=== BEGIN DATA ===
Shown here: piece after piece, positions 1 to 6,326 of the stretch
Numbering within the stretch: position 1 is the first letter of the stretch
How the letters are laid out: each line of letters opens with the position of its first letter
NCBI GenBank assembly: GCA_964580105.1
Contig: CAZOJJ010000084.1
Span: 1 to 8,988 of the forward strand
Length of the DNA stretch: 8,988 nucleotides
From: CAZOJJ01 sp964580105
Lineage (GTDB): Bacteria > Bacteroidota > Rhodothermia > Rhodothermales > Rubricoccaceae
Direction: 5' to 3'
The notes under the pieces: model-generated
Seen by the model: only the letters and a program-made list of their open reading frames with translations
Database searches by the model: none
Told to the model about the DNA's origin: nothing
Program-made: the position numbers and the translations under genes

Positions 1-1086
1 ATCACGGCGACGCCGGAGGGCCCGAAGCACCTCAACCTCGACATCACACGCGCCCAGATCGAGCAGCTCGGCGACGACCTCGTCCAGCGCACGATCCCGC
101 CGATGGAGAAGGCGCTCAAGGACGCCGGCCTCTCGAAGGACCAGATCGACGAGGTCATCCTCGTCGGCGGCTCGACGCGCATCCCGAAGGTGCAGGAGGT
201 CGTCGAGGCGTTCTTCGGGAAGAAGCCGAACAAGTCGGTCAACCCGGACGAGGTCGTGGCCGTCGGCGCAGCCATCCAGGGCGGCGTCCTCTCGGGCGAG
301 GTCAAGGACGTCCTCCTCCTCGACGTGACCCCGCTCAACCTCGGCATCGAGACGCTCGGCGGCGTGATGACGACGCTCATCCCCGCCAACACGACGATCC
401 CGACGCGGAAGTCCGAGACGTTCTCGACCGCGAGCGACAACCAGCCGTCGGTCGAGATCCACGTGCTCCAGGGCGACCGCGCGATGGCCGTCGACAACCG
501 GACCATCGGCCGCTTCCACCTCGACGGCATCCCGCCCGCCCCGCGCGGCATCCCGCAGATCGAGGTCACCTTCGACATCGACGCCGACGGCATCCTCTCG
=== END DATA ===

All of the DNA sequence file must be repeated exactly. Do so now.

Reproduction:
Shown here: piece after piece, positions 1 to 6,326 of the stretch
Numbering within the stretch: position 1 is the first letter of the stretch
How the letters are laid out: each line of letters opens with the position of its first letter
NCBI GenBank assembly: GCA_964580105.1
Contig: CAZOJJ010000084.1
Span: 1 to 8,988 of the forward strand
Length of the DNA stretch: 8,988 nucleotides
From: CAZOJJ01 sp964580105
Lineage (GTDB): Bacteria > Bacteroidota > Rhodothermia > Rhodothermales > Rubricoccaceae
Direction: 5' to 3'
The notes under the pieces: model-generated
Seen by the model: only the letters and a program-made list of their open reading frames with translations
Database searches by the model: none
Told to the model about the DNA's origin: nothing
Program-made: the position numbers and the translations under genes

Positions 1-1086
1 ATCACGGCGACGCCGGAGGGCCCGAAGCACCTCAACCTCGACATCACACGCGCCCAGATCGAGCAGCTCGGCGACGACCTCGTCCAGCGCACGATCCCGC
101 CGATGGAGAAGGCGCTCAAGGACGCCGGCCTCTCGAAGGACCAGATCGACGAGGTCATCCTCGTCGGCGGCTCGACGCGCATCCCGAAGGTGCAGGAGGT
201 CGTCGAGGCGTTCTTCGGGAAGAAGCCGAACAAGTCGGTCAACCCGGACGAGGTCGTGGCCGTCGGCGCAGCCATCCAGGGCGGCGTCCTCTCGGGCGAG
301 GTCAAGGACGTCCTCCTCCTCGACGTGACCCCGCTCAACCTCGGCATCGAGACGCTCGGCGGCGTGATGACGACGCTCATCCCCGCCAACACGACGATCC
401 CGACGCGGAAGTCCGAGACGTTCTCGACCGCGAGCGACAACCAGCCGTCGGTCGAGATCCACGTGCTCCAGGGCGACCGCGCGATGGCCGTCGACAACCG
501 GACCATCGGCCGCTTCCACCTCGACGGCATCCCGCCCGCCCCGCGCGGCATCCCGCAGATCGAGGTCACCTTCGACATCGACGCCGACGGCATCCTCTCG